PG&E stock craters after ruling Tubbs fire suit can proceed
PG&E Corp. shares plunged after a judge ruled that a jury can determine whether it should pay as much as $18 billion in damages to wildfire victims.
The utility fell as much 29% to $10.11 in New York on Monday, the biggest intraday decline since the company signaled plans to file for bankruptcy in mid-January. The stock ended the day at $10.67, a drop of 25.3%. PG&E’s bonds also declined.
On Friday U.S. Bankruptcy Judge Dennis Montali lifted a freeze on lawsuits tied to the 2017 Tubbs fire, which killed 22 people and destroyed more than 5,600 structures in Sonoma and Napa counties. The move opens the door for victims pursuing claims against PG&E to start preparing for a trial.
“It was a little out of left field that the judge allowed the Tubbs fire litigation to go to an outside jury,” Kit Konolige, a Bloomberg Intelligence analyst, said in an interview. “That’s a big negative surprise.”
The judge’s decision is the latest bad news for PG&E, which filed for Chapter 11 in late January facing tens of billions of dollars in liabilities from fires its equipment is suspected of igniting. Last week, a court-appointed compliance monitor said PG&E failed to properly trim trees in blaze-prone zones. Meanwhile, a judge forced the company to respond to a Wall Street Journal report that the company deferred maintenance on equipment near the ignition point of California’s deadliest wildfire.
Citigroup Inc. downgraded PG&E’s stock to “sell” and slashed its price target to $4 from $33, noting that the Tubbs claims could balloon liabilities by as much as $15 billion from an original estimate of $1 billion to $2 billion.
The Tubbs fire risk is “too big” and a California jury trial is “too risky,” Citigroup utility analyst Praful Mehta wrote in a note to clients.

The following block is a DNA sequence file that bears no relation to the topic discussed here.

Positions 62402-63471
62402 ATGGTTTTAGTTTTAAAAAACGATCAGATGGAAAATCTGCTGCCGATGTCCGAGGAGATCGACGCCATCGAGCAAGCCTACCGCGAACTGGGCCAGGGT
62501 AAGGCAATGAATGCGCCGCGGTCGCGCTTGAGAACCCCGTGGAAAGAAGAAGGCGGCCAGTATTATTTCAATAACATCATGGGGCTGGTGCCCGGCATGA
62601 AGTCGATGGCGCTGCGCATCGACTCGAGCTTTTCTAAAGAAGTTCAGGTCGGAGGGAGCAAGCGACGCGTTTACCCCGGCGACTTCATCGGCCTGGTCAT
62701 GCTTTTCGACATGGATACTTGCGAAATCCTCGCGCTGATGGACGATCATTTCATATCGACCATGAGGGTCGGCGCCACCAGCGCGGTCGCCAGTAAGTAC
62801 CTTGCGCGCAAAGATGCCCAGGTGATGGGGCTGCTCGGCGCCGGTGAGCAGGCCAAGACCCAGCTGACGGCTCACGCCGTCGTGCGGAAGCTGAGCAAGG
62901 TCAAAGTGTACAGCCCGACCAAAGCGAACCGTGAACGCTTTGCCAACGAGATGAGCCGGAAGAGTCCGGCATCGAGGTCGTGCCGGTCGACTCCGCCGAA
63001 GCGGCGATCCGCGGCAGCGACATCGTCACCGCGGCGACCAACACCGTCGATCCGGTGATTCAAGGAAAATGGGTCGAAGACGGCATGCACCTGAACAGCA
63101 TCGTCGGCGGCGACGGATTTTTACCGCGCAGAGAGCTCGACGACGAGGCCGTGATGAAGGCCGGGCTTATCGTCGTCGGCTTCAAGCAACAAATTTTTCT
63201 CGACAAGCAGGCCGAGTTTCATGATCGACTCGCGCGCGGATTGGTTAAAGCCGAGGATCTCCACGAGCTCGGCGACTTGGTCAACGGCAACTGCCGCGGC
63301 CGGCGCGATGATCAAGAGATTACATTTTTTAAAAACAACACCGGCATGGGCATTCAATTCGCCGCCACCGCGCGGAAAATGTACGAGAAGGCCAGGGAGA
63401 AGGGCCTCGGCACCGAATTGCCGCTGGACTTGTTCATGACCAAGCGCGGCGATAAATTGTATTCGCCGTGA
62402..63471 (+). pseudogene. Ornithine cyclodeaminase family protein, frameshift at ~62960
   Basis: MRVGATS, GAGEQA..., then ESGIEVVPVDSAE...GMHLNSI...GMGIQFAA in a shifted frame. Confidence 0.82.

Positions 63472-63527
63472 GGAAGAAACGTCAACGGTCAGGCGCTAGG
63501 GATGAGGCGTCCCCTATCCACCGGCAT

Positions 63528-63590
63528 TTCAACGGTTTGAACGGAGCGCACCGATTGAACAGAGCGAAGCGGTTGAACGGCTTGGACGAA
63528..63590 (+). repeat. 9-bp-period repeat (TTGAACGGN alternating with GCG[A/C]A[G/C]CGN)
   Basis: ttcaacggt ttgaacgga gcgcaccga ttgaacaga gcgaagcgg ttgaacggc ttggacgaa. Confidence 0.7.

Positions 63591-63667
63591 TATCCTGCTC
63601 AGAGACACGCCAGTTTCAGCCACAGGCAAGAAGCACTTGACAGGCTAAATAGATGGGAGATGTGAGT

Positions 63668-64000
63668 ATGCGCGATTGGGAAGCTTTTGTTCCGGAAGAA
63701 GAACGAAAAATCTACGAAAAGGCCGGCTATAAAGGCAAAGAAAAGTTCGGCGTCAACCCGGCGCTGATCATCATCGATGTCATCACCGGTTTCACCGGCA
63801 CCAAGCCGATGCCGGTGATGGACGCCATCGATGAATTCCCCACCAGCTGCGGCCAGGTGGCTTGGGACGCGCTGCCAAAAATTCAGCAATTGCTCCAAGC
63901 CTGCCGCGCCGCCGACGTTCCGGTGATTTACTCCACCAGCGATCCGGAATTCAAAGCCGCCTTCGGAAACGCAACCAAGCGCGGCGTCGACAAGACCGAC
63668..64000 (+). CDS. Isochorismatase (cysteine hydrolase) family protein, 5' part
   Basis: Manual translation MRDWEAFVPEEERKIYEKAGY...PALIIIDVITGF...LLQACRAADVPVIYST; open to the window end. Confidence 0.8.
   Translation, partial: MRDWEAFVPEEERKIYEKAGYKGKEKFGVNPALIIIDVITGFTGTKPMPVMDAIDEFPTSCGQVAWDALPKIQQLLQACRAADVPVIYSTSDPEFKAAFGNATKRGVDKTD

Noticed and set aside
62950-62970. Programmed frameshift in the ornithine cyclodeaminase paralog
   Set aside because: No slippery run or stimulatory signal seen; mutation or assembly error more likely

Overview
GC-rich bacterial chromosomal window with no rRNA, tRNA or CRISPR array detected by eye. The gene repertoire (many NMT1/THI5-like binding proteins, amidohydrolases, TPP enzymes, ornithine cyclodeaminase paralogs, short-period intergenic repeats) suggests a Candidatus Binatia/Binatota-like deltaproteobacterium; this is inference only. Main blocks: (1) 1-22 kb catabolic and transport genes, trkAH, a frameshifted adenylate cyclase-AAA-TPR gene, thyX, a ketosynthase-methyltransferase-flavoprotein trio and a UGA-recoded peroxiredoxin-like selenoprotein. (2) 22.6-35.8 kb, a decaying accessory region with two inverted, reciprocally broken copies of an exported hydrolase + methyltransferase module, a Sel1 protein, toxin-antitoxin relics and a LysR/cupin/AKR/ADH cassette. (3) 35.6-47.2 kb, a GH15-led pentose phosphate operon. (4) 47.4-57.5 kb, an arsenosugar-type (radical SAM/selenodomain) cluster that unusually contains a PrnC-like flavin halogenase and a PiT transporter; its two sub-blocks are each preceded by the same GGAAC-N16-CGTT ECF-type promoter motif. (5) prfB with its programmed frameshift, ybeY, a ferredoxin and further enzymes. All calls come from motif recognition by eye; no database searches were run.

In a separate ruling Friday, Montali sided with the utility and rejected requests from two groups of creditors who wanted to propose their own ways to restructure the company. Montali said opening up the bankruptcy to competing plans at this point would have led to “expensive, lengthy and uncertain disputes” that wouldn’t benefit fire victims.
PG&E has outlined its plan to exit the biggest utility bankruptcy in U.S. history, promising to largely protect the value of its shares. The company says it plans to file the proposal by September 9.
Days before the company filed for bankruptcy, state fire officials said the utility didn’t cause the Tubbs fire. Instead, they ruled it was sparked by a private electrical system outside a home near Calistoga.
But attorneys for a group of victims and insurance companies that paid damages have disputed the state’s findings in bankruptcy court papers. They say their evidence indicates the fire was started by PG&E equipment and want a jury to decide whether the company is to blame for the biggest of the 2017 wine country fires. The lawyers also say that PG&E failed to cut power to the area despite the high fire risk.
Under California law, the Tubbs victims will get a trial within five months, Mike Danko, a lawyer representing fire victims said in an email.
PG&E’s 6.05% bonds due March 2034 fell 3 cents on the dollar to 108.25 Monday, the biggest decline since January.